Hundreds of cave drawings dating back to the Bronze Age have been found in a cave in north-eastern Spain.
According to a statement from the Catalan Institute of Human Palaeoecology and Social Evolution (IPHES) on Friday, 17th March, the engravings were discovered in the “Cova de la Vila” cave near the village of La Febro, in the province of Tarragona, in Catalonia, in north-eastern Spain.
The statement also said the cave contains an eight-metre panel made up of five layers containing hundreds of drawings.
The IPHES said (in English): “[The] Cova de la Vida cave (La Febro, Catalonia, Spain) contains a 8-meter long panel composed of 5 different layers with hundreds of post-palaeolithic engravings.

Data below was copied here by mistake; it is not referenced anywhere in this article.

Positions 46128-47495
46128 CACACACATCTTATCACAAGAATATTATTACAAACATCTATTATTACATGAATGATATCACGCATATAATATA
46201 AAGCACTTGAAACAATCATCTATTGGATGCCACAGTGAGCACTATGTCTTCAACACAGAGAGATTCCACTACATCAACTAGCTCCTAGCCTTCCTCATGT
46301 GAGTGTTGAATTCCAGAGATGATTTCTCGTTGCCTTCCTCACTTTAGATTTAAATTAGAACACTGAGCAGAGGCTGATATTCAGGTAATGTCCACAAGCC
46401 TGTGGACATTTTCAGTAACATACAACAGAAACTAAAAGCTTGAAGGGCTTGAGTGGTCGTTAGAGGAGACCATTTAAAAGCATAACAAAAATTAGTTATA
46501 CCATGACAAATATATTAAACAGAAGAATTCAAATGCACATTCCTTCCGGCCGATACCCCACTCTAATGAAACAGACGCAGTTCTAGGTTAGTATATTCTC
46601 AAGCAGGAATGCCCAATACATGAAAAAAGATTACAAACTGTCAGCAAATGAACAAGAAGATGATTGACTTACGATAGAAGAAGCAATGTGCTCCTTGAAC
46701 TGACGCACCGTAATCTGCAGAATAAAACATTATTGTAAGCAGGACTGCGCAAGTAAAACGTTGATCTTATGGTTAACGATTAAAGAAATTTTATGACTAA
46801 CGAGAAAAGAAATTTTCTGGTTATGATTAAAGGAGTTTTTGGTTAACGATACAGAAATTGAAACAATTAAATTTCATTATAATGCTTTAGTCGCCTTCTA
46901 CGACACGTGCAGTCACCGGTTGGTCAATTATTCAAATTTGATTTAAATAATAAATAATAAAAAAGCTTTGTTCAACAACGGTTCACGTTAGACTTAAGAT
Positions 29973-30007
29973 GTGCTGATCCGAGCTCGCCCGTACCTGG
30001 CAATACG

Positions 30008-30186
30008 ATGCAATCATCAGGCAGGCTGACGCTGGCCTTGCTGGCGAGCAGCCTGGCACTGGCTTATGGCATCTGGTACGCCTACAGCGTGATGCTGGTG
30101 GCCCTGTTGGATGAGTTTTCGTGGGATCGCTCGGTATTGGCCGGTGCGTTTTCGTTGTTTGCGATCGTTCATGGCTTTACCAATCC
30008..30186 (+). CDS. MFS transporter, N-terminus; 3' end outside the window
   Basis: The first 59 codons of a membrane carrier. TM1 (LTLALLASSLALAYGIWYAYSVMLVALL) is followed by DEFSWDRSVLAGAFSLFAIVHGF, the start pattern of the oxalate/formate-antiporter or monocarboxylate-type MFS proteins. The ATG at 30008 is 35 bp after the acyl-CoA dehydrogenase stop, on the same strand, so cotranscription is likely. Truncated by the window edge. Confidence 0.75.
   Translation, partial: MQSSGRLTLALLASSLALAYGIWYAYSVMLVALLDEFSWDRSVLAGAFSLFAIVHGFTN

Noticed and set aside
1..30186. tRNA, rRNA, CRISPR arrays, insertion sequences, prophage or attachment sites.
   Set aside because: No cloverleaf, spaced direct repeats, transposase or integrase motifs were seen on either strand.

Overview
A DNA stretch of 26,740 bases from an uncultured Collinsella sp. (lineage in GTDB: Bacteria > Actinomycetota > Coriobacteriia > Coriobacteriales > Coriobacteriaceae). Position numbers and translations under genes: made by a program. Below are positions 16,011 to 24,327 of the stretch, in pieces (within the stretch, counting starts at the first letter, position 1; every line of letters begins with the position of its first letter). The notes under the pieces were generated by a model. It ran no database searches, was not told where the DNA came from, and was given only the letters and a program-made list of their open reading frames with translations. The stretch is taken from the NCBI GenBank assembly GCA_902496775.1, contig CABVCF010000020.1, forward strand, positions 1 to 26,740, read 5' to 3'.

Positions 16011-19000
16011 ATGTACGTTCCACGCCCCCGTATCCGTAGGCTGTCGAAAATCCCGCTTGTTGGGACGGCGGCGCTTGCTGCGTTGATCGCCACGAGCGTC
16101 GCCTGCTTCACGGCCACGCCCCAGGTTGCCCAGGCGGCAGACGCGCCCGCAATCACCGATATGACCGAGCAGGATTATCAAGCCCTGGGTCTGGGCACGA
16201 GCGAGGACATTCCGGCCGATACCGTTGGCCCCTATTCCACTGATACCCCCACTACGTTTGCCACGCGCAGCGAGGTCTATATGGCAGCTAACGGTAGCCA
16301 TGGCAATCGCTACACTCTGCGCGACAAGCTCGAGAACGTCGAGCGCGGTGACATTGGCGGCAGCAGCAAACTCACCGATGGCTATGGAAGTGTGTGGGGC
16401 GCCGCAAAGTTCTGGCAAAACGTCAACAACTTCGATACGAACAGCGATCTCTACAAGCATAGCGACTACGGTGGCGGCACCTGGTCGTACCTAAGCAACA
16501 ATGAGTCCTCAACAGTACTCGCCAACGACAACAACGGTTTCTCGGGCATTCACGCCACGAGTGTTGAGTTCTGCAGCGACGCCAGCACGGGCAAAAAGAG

“This composition is one of the most significant and well preserved post-palaeolithic ensembles from the Mediterranean Arc.”
They explained that the images, according to experts, date back between 3,000 and 5,000 years. The statement said: “According to specialist Ramon Vinas (IPHES-CERCA) this mural represents the cosmovision of first farmer societies during the calcolithic-bronze age (i.e. 5000 to 3000 years ago).
“The engravings were discovered on 13th May 2021 by a group of three speleologists and have been preliminarly studied by archaeologists and palaeontologists from IPHES-CERCA research centre (Tarragona).
“Due to its exceptionality and singularity, Cova de la Vila has been given the distintion of ‘Be Cultural d’Interès Nacional (BCIN)’, i.e. a national monument worth preserving.” (sic)